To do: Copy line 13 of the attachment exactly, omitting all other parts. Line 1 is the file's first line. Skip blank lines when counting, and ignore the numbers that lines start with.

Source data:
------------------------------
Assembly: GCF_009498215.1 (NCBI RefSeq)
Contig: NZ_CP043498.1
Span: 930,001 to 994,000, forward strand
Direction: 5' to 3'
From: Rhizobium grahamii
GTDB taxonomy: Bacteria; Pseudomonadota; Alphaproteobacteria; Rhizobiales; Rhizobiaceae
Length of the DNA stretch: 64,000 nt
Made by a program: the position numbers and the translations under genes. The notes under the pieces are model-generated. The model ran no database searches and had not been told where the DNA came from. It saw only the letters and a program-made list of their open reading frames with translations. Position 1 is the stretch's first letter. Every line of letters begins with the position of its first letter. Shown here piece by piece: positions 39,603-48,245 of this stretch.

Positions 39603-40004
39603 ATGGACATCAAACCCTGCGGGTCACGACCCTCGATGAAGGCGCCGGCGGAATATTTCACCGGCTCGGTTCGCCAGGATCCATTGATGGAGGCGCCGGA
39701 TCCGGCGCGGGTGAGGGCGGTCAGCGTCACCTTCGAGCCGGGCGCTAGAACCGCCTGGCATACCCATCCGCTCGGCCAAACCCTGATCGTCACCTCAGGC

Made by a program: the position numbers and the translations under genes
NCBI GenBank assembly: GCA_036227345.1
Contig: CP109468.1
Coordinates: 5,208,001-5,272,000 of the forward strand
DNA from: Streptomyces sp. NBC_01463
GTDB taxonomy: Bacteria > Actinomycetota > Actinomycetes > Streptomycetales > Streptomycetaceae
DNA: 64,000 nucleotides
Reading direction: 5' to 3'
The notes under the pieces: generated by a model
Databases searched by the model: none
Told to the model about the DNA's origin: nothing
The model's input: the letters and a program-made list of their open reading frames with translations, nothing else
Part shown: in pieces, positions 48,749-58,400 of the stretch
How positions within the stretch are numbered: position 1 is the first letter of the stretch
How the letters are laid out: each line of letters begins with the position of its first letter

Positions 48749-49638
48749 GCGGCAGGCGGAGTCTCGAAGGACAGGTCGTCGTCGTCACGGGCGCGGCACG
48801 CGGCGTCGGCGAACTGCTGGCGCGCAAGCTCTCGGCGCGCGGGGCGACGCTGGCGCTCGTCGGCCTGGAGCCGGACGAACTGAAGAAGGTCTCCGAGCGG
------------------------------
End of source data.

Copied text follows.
NCBI GenBank assembly: GCA_036227345.1